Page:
New Caledonian tourist pleads guilty for fatal crash near Tirau
A tourist driver who killed a Hamilton motorist had no explanation as to why he crossed the centre line and smashed into an oncoming car.
New Caledonian Jeff Tau Viriamu has pleaded guilty to one charge of careless driving causing death and two charges of careless driving causing injury.
The 43-year-old entered the pleas through lawyer Thomas Sutcliffe in Hamilton District Court on Thursday.
The crash at Piarere, near Tirau, happened on the evening of August 23 and killed Hamilton woman Alysia Jade Kelly.
Three other people were hospitalised - including Viriamu.
He and his partner had visited New Zealand several times before and, on this occasion, arrived in the country on August 18, the summary of facts read in court said.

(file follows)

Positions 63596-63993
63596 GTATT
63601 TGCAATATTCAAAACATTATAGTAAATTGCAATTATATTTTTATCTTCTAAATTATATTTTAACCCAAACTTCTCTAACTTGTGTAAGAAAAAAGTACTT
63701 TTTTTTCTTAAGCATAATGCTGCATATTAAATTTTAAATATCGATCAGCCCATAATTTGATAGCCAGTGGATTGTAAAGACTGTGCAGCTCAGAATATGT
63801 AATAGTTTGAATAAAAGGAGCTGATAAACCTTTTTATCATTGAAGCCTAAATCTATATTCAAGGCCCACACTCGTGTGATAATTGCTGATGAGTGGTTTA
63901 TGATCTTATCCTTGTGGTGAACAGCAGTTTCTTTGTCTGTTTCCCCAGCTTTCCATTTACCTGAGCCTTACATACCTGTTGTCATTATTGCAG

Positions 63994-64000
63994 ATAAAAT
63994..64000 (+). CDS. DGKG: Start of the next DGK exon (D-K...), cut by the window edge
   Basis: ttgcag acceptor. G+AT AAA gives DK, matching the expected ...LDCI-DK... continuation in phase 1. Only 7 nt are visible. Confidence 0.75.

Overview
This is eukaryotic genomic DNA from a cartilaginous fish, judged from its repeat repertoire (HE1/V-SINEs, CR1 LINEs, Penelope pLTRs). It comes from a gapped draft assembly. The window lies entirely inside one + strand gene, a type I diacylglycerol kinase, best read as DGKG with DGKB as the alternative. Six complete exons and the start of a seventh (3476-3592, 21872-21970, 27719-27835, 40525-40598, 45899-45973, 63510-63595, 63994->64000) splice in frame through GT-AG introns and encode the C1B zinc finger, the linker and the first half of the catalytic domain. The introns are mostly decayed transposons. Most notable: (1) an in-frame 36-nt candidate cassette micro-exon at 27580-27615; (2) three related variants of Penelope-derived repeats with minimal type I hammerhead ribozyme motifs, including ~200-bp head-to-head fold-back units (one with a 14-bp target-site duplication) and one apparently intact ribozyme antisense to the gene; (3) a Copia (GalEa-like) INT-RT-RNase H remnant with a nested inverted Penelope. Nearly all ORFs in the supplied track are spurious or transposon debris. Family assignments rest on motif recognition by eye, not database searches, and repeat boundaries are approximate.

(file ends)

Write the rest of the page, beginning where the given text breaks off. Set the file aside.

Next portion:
After a few days with friends, they rented the Hyundai car at Auckland Airport about 1.15pm on the day of the crash "with the intention of travelling to Taupo for the night".
At an "easy right-hand bend" in Piarere, the Hyundai crossed the centre line and into the northbound lane.
The Toyota driver moved as far left in his lane as he could, trying to avoid a collision, but a grass embankment stopped him moving aside further.
"The impact between the two vehicles was front left to front left, with both passengers taking the brunt of the impact," the summary said.
Kelly was the Toyota passenger, and she died at the scene.
Viriamu's partner was in the front seat of the Hyundai and suffered crush injuries to her torso and a fractured leg, and remains in intensive care at Waikato Hospital.
The Toyota driver had multiple fractures to both arms and required surgery.
Viriamu had no explanation for how he ended up on the wrong side of the road, the summary said.
He had a New Caledonian driver licence which allows him to drive in New Zealand.
Police have the passports of both Viriamu and his partner.
Community magistrate Ngaire Mascelle remanded Viriamu on bail for sentencing on October 26.
She also directed a restorative justice conference request to go to the victims.